As Beto O’Rourke, everyone’s favorite Texas Democrat – or favorite to laugh at, depending on political alignment – dropped out of the race for the White House this week, the question that once again springs to mind is: “Who’s next?” The answer just might be another Texan: Julián Castro.
The former U.S. Housing and Urban Development secretary announced last month that if he couldn’t bring in $800,000 in donations over the last ten days of October, he would cancel his campaign. Well, he made it – got to a smooth million, actually. Still, he has struggled since the beginning to compete both in polling and donations with the more popular candidates. He allegedly has no plans of calling it quits now, but he is trimming his campaign considerably, and one wonders how much more he can shave off before simply has nothing left.
Apparently, before the big fundraising push in October, Castro’s senior staff told those lower on the totem pole that they were free to look for other jobs with other campaigns. Translation: “It’s time to start looking for another job; you might not have this one for much longer.”
“In pushing to keep Secretary Castro’s critical voice in this race. Our campaign, like many others, will make adjustments in staffing and resources,” Sawyer Hackett, Castro’s national press secretary, said. “This race is shifting as we speak, and Julián will continue to be fearless and defy expectations by making the most of our resources.”
Castro is reportedly being supportive of his staffers who are looking elsewhere for work, and he is narrowing his focus to Iowa, Nevada, and Texas as the states in which he plans to make his stand. He is supposedly abandoning New Hampshire and South Carolina.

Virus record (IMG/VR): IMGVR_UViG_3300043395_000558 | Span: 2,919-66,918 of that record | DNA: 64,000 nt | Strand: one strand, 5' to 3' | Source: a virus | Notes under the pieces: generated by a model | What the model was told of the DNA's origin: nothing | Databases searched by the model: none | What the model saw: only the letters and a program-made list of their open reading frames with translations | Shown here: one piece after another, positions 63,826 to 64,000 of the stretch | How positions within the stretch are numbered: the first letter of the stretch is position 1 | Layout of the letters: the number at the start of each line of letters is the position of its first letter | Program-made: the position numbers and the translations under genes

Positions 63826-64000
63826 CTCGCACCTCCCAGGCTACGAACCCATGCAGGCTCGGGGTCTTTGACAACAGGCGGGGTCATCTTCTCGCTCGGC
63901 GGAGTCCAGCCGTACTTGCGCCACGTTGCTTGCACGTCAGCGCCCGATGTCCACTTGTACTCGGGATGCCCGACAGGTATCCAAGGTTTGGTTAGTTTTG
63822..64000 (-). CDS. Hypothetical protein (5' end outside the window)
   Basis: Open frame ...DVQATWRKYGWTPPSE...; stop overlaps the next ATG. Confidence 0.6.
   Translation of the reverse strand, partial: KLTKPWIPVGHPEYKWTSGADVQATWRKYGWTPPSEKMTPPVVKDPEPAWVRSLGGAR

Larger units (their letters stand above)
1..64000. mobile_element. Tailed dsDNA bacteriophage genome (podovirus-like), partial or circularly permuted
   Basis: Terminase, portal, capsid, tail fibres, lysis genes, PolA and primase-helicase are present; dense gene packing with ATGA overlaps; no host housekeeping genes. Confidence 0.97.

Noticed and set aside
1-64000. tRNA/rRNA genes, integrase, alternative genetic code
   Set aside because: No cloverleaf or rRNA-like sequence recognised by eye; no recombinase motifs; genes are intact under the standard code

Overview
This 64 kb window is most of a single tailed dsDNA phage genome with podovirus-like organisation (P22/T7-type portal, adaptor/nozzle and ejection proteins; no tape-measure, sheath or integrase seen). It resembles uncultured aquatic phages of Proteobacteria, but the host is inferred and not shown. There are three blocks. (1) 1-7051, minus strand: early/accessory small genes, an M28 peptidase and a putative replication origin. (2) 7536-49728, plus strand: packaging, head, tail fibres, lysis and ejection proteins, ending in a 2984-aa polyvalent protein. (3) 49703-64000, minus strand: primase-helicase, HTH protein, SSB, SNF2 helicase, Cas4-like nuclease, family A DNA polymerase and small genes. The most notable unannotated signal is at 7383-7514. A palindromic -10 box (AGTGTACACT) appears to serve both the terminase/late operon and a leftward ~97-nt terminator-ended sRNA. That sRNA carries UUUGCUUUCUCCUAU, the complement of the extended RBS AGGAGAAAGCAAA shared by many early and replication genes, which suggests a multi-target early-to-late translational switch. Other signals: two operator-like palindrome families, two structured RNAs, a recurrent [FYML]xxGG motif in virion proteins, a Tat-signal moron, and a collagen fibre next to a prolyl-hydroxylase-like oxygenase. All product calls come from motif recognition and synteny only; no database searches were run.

Castro is refocusing his campaign message to fighting poverty. “Somewhere along the way in our country, we forgot to talk about the poor, to talk about the most vulnerable,” Castro said Friday at the Liberty & Justice Celebration in Des Moines, IA. “We are great at talking about the middle class and we need to fight for the middle class … but we also need to fight for the poor and those who have the least, those who suffer the most.”
It’s an interesting issue to focus on while contributing to unemployment by cutting his own staffers loose.
Time will tell if Castro’s pruning will turn things around. The next round of debates is scheduled for November 20, but he still hasn’t qualified. He needs to hit 3% or more in four qualified polls by November 13. So far, he is at zero.
Castro seems unlikely to qualify for this next debate, but would he fight on anyway even if he doesn’t? Or would he have a Beto moment of clarity and realize that he’s out of the fight?